California Lawmaker Withdraws Bill to Expand Assisted Suicide Law

California Lawmaker Withdraws Bill to Expand Assisted Suicide Law

A doctor checks on a 34-year-old COVID-19 patient at a medical center in Tarzana, Calif., on Sept. 2, 2021. (Apu Gomes/AFP via Getty Images)

Jill McLaughlin

Jill McLaughlin

4/21/2024

Updated: 4/21/2024

Legislation that would have vastly expanded California’s assisted suicide law failed to gather enough support among legislators and was withdrawn April 18.
The bill would have catapulted the state’s current end-of-life law into the most expansive in the nation, allowing anyone—including non-residents—to request life-ending drugs if they suffered from a “grievous and irremediable medical condition.”
Current California law only allows patients to qualify if they have six months to live.
The bill’s author, Sen. Catherine Blakespear, withdrew the legislation “because it did not have any support in the Senate Health Committee, where it was scheduled to receive its first hearing,” spokesman Andrew LaMar told The Epoch Times Friday.
The senator hasn’t decided if she will pursue the measure again in the future, according to Mr. LaMar.
Senate Bill 1196 proposed changes to California’s existing End of Life Option Act to allow residents and nonresidents to end their lives in the state with a drug given intravenously for a range of conditions, including mental illness.
If passed, the legislation would have removed the terminal illness requirement and allowed anyone with a grievous and irremediable medical condition to participate.
It would have also allowed for intravenous infusion of life-ending drugs. Drugs must be taken orally by the patient now.
The senator said, in a statement, she received a flood of calls and emails in support of her bill from people who had loved ones desperate for the option to commit suicide in their final days, but were denied. She also heard stories from people who were recently diagnosed with terminal illnesses and who struggled to find providers to offer the option, she said.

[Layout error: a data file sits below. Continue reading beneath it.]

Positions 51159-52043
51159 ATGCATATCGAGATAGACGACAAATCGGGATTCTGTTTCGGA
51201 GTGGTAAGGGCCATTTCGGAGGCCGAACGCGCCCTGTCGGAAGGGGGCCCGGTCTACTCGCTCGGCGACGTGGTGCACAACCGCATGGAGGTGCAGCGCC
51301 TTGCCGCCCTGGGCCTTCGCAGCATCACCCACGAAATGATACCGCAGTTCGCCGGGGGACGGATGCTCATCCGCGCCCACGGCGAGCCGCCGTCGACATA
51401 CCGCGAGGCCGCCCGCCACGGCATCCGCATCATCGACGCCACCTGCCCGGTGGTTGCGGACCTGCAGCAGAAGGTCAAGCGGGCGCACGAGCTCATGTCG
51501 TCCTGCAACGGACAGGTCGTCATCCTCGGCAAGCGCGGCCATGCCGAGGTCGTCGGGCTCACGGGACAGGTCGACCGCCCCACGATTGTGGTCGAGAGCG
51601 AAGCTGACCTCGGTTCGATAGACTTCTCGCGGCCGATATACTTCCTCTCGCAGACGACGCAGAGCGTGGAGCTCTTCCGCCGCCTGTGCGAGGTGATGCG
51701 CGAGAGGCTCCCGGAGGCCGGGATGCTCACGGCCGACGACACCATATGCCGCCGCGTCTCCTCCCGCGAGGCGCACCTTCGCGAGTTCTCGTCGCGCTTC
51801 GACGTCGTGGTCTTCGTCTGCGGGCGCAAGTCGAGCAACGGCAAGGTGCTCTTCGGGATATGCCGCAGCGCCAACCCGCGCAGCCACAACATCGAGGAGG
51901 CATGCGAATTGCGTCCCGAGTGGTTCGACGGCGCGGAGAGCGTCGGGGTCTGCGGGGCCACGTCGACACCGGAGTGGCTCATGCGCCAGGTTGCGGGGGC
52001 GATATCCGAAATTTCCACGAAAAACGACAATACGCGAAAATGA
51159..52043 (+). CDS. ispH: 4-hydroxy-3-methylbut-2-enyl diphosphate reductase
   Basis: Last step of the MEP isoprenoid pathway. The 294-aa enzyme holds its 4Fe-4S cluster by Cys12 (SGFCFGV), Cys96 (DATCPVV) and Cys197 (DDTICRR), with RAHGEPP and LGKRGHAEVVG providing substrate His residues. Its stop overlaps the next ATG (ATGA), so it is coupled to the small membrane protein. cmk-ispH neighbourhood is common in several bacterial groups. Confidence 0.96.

Ms. Blakespear said she believes people should have the option to make decisions that “allow them to have the exit of their choosing, at a time, and in a manner that works best for them.”
“However, at this point, there is a reluctance from many around me to take up this discussion, and the future is unclear,” she said in the statement. “The topic, however, remains of great interest to me and to those who have supported this bill thus far.”
Several people and organizations opposed the bill, including Sen. Susan Talamantes Eggman, who authored the original End of Life legislation in 2016.
“I do not support this expansion,” Ms. Eggman said in an April 11 post on X. “While I have compassion for those desiring further change, pushing for too much too soon puts [California and] the country at risk of losing the gains we have made for personal autonomy.”
The Disability Rights Education and Defense Fund also opposed the legislation, saying it sent the wrong message about people with disabilities.
“These bills and laws communicate that an appropriate response to disability and disability-related needs is physician-assisted death,” the fund’s Executive Director Susan Henderson wrote in a letter April 15 to the Senate Judiciary Committee, another panel that had been set to consider it. “This bill is bad public policy and undermines our efforts to support people with disabilities.”
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Jill McLaughlin

Jill McLaughlin

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Jill McLaughlin is an award-winning journalist covering politics, environment, and statewide issues. She has been a reporter and editor for newspapers in Oregon, Nevada, and New Mexico. Jill was born in Yosemite National Park and enjoys the majestic outdoors, traveling, golfing, and hiking.

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